Typed responses from reviewers should clearly explain and support their judgments and suggestions, so that both the Editor and the authors can understand and act on them. Where appropriate, references to previously published work that is germane to the review should be cited in support of the reviewers' comments. However, unsupportable assertions should be avoided, and the intellectual independence of the author(s) should be respected.

Typed responses should be emailed to the Editor (but not to the authors!) Annotated manuscripts should be converted to .pdf format and emailed to the Editor as an attachment to an email.
The following list specifying the degree of acceptance/rejection should be used by the reviewer:

  • Accept As Is.
  • Accept With Minor Corrections As Noted.
  • Return to the Authors for Minor Changes.
  • Return to the Authors for Moderate Changes.
  • Willing to Do a Secondary Review?: Yes No
  • Return to the Authors for Major Changes.
  • Willing to Do a Secondary Review?: Yes No
  • Reject

In addition, as noted above, if the reviewer has selected a "Return to Authors for Moderate/Major Changes" option, they should also specify whether they would be willing to conduct a secondary review if/when the authors submit a revised manuscript.

Finally, if the reviewer feels that a submission would be more appropriately published in a different journal, they should so indicate, specifying the suggested journal(s).

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III) Ethical Guidelines

All manuscripts are confidential documents, and must be kept secure and private by the reviewer. Printoffs (and/or photocopies) should not be made except for purposes of the review itself (NOTE: If the reviewer has indicated a willingness to conduct a secondary review, they may retain a copy of their annotated copy of the manuscript for their future reference; otherwise, all electronic and/or hard copies should be destroyed upon completion of the review). If the reviewer feels that the topic is outside their area of expertise, or if they cannot complete the review in a timely fashion, or if they feel they have either a personal or professional conflict of interest that could possibly influence their impartiality and objectivity, they should discontinue the review and immediately notify the Editor. Manuscripts should be judged based on their relative merits alone, without regard to authorship or the country or professional affiliation of the author(s). Criticism (even harsh criticism) of the quality of the work and/or write-up is acceptable where merited; however, personal criticism of an author or authors is inappropriate, and must be avoided. Finally, if the reviewer is aware that the manuscript is essentially a duplicate of previously published or currently co-submitted work by the authors, or is highly similar to previously published work by different authors, they should immediately bring that fact to the attention of the Editor.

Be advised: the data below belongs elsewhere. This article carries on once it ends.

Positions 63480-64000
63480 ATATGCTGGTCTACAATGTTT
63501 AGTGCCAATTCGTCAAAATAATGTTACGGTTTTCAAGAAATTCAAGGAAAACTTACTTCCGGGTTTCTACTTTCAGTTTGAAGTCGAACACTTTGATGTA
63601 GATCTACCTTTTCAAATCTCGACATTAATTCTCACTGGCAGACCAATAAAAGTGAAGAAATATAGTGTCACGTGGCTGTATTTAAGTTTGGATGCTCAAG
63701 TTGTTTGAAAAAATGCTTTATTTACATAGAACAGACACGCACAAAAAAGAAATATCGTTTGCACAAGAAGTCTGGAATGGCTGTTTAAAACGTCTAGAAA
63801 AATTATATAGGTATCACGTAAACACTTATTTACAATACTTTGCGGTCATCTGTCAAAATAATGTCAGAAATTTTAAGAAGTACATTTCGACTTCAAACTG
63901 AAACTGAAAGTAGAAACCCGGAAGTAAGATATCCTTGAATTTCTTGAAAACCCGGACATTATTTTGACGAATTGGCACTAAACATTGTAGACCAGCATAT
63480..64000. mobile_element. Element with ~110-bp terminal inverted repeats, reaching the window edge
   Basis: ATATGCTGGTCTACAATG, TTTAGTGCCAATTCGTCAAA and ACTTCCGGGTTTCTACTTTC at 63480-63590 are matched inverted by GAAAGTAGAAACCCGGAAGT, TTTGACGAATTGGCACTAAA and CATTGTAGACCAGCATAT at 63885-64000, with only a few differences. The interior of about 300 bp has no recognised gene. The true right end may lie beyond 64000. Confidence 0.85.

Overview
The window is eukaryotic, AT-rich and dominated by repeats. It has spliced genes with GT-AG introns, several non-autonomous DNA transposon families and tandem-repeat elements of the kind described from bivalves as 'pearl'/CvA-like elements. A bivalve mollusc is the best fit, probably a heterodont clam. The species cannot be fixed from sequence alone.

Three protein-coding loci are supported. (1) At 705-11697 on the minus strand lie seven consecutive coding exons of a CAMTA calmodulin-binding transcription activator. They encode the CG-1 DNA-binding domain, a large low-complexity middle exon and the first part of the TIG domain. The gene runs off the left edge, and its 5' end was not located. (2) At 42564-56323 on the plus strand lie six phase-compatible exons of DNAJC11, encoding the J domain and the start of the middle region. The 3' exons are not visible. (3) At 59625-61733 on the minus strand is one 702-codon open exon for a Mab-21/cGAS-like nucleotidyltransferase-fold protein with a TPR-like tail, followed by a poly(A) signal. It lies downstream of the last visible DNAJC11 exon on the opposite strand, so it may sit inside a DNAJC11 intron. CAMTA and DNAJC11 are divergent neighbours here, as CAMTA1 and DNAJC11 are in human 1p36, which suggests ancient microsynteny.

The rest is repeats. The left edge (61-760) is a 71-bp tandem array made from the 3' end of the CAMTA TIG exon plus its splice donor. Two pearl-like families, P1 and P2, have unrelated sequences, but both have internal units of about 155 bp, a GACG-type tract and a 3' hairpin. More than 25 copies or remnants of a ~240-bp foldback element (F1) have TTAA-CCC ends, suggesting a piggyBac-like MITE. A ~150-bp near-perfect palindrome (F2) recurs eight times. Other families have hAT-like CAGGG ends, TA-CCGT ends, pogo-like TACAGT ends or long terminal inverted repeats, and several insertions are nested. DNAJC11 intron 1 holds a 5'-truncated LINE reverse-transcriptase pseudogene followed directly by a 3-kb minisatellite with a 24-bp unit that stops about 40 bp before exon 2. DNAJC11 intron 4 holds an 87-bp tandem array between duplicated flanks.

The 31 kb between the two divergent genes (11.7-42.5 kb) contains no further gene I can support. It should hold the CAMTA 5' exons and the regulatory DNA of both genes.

Questions should be directed to the Editor.

All issues of Microgram (November 1967 - March 2002), the first nine issues of its successor Microgram Bulletin (April - December, 2002), and all issues of Microgram Bulletin LE are Law Enforcement Restricted publications, and are therefore unavailable to the public.  Past issues or select sections of issues (e.g., specific Intelligence Alerts or Articles) are available only to law enforcement affiliated offices and laboratories. 

Requests from such offices and laboratories must be made on official letterhead, must include a justification of why it is needed, and must be mailed to:

Deputy Assistant Administrator
Office of Forensic Sciences
Drug Enforcement Administration
8701 Morrissette Drive
Springfield, VA  22152

Note that requests made via email, via emailed attachments, or via other electronic media will not be honored.  Note also that the referenced archives are not available via FOIA requests.

To subscribe or to change your subscription preferences, please click on E-mail updates. Enter your email address and follow the easy instructions. You will be notified by email when a new issue of Microgram is posted. The email message will include a hyperlink to the appropriate web page. The publications are not sent as attachments.

Access to Microgram Bulletin, Microgram Bulletin LE, and Microgram Journal is free.